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The Thoughtful Ballerina

‘The Thoughtful Ballerina’ is Emmie Strickland’s first piece for COA. You can check out her new author Q&A piece here if you want to know a little more about her or get some guilty-pleasure music tips.

I spend the majority of my days perfecting my portrayal of a fairy. Between musicality, perfectly executed choreography, and adding in some light acting, this can be overwhelming. Dancers, and in particular professional ballet dancers, are known to be self-critical perfectionists. There’s always room for improvement. We’re just crazy enough to drain ourselves every day in a career where the ultimate success is unattainable.

Classical ballet is dominated by magical, ethereal, romantic, feminine, appealing, emotional, and otherworldly characters. Sometimes I’m swan. Sometimes I’m a fairy, or ghost of a young bride. It’s  centuries-old with messages that still matter. It is a traditional mode of visual storytelling that celebrates the god-like potential the human body has to produce beauty.

And when your studio is lined with floor-to-ceiling mirrors, you are locked into perpetual self-reflection.

This makes ballet dancers some of the most self-aware people you’d ever encounter. We’re on a never-ending journey to fully know ourselves physically and mentally, because well-danced ballet demands that. It’s full command of all body movements, be it facial expressions, breathing, or state of mind. Because ballet is arguably the most exact of the many forms of dance, those of us who dance it as a profession are attentive and self-critical of our ballet technique to the point of obsession.

It consumes us.

We repeat the same step in front of the mirror countless times until it looks flawless, only to come into the studio the next day and be completely dissatisfied with it because of the tilt of the head or angle of the wrist. Tears are shed over the details. We are hyper-perfectionists. Our bodies are driven to the edges of cliffs and we are devastated beyond words when they cannot do what we want them to do, or subsequently (but not surprisingly) get injured.

We neglect important aspects of life-like relationships, nutrition, and sleep just to inch a little closer to this unreachable mastery of the set of motions and positions, all unnatural to the human body, that is ballet technique. And since not a single one of the professional ballet dancers in the world would claim to have perfected it all yet, each day we are led back to the studio, happily hooked by the idea of becoming our most perfect selves.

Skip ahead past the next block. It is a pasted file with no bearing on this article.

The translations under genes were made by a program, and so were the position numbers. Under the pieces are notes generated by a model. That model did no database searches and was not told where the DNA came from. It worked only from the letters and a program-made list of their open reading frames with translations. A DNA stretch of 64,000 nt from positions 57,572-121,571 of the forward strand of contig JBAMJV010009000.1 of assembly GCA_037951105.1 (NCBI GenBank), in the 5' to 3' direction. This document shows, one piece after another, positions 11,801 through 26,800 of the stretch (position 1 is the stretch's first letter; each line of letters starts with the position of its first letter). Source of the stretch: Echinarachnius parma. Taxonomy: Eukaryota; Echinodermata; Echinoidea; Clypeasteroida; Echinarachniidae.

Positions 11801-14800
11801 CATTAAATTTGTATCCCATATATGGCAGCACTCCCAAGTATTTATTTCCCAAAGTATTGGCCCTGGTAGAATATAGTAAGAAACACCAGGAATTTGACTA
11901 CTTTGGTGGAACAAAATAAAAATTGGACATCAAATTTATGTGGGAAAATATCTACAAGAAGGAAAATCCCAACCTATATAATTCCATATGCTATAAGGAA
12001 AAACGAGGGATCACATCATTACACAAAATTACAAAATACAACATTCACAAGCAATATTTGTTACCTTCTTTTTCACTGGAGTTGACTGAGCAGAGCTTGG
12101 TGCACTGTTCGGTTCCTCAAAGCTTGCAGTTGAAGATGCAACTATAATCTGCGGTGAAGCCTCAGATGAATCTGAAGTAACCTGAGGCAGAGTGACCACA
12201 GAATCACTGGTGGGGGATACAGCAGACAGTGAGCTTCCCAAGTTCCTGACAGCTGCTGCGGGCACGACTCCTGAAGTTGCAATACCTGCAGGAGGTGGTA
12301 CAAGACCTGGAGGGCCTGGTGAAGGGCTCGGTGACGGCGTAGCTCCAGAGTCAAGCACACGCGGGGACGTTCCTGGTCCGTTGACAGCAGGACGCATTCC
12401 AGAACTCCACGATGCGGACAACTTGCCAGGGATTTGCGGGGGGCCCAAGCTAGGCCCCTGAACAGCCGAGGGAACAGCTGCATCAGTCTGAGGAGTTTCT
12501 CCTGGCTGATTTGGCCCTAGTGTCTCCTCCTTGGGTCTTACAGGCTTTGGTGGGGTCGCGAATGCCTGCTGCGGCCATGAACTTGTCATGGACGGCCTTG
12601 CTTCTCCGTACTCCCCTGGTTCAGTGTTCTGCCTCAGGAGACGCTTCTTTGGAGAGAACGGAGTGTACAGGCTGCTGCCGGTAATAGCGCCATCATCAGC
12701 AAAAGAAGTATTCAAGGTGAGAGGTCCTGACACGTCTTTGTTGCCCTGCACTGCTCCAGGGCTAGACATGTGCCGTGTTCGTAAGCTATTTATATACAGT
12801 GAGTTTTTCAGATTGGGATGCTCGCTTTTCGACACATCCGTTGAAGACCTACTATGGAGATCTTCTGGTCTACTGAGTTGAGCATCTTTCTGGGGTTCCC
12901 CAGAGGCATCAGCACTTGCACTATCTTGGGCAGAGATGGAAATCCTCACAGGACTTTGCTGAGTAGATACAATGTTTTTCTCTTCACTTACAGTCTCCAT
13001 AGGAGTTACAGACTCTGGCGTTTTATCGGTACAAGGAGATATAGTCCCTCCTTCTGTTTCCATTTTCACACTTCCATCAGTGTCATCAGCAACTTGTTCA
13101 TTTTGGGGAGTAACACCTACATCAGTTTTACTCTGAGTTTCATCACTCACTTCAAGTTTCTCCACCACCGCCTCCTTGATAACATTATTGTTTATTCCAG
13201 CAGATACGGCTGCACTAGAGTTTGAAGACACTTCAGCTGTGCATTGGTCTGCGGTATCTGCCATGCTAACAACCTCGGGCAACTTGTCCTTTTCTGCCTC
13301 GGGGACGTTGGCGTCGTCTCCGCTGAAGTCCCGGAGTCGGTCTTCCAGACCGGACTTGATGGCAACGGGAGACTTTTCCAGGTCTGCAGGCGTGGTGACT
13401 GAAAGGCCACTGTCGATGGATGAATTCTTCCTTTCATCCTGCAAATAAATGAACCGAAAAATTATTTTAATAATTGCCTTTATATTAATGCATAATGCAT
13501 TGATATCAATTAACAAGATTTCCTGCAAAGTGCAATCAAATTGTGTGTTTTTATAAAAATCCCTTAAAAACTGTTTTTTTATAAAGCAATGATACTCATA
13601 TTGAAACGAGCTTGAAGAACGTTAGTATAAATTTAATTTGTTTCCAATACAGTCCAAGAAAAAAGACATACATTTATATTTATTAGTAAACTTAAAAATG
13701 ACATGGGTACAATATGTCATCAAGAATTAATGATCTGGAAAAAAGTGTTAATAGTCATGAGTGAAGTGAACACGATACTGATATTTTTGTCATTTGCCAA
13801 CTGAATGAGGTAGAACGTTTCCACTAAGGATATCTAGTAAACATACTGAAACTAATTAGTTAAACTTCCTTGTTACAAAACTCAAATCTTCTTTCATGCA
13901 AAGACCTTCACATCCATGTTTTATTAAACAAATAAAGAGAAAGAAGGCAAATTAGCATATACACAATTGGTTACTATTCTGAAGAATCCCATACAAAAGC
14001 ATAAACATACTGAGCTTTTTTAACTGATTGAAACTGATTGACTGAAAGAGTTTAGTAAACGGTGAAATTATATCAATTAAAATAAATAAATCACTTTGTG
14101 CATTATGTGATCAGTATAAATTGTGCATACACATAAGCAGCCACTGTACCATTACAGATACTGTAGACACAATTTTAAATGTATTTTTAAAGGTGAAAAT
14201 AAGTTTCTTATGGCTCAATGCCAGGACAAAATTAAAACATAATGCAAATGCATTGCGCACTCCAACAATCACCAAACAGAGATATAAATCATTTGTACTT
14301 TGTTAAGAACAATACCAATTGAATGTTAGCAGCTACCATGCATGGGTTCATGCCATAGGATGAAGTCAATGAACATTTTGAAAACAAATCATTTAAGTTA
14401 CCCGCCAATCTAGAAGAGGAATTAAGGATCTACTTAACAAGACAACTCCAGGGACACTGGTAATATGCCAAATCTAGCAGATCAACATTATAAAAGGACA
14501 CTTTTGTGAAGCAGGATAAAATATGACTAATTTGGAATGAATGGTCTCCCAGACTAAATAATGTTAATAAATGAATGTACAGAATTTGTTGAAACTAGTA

Emmie Strickland, The Thoughtful Ballerina

Emmie Strickland, The Thoughtful Ballerina. Photo by Jonathan K Taylor.

Yet despite the bliss experienced dancing through a dream every day, there lingers a cloud of uncertainty that gets in the way of my fully experiencing the art form. The all-encompassing world of professional ballet has handcuffed my ability to affect genuine change to the world we all share.

I have eight hours of work every day in a temperature-controlled studio, perfecting my portrayal of a fairy, while children die of starvation, bombs decimate villages, and the earth’s coral reefs petrify.

Big picture stuff, for sure. I’ve recently found myself thinking, how is dancing ballet relevant while I grumble over imperfect pirouettes. How are those pas de chats fixing the issues in civilization that my heart is aching to resolve?  It’s a maddening irony that ballet, my passion, nurtured the realization of this disheartening truth. I need me being a swan on a huge stage to somehow cure en epidemic. Right now, that swan shyly cowers under the shadow of her wing.

And while it might seem a comical proposition, I do firmly believe in my art form’s ability to enrich our audiences in countless ways. The fine arts are a necessity in a civil society; ballet included. We do find an occasional respite from elite theaters and velvet seats by performing outreach shows for underprivileged children. The art keeps history intact while breaking through walls that previous performers thought impermeable. It inspires and entertains. It reflects the human condition in a way that few art forms do.

Providing an artistic vessel for future difference-makers to have their own revelations is my redemption. I need it, and I hope they do too.

Maybe it is naiveté. Maybe it shows an inflated sense of self, that I believe I could affect real change It could just be a subconscious scratching of my ‘save the world’ itch. The hopeful (or hopeless, depending on you look at it) answer is that I should just pursue the obvious solution: save the world and dance. Fairies don’t need that much sleep, right? Conversely, maybe this is all the over-analysis of a thoughtful ballerina.

Artists and Nine-to-Fivers, alike: what do you do when your dream-career leaves your soul wanting? Tell us in the comment field below!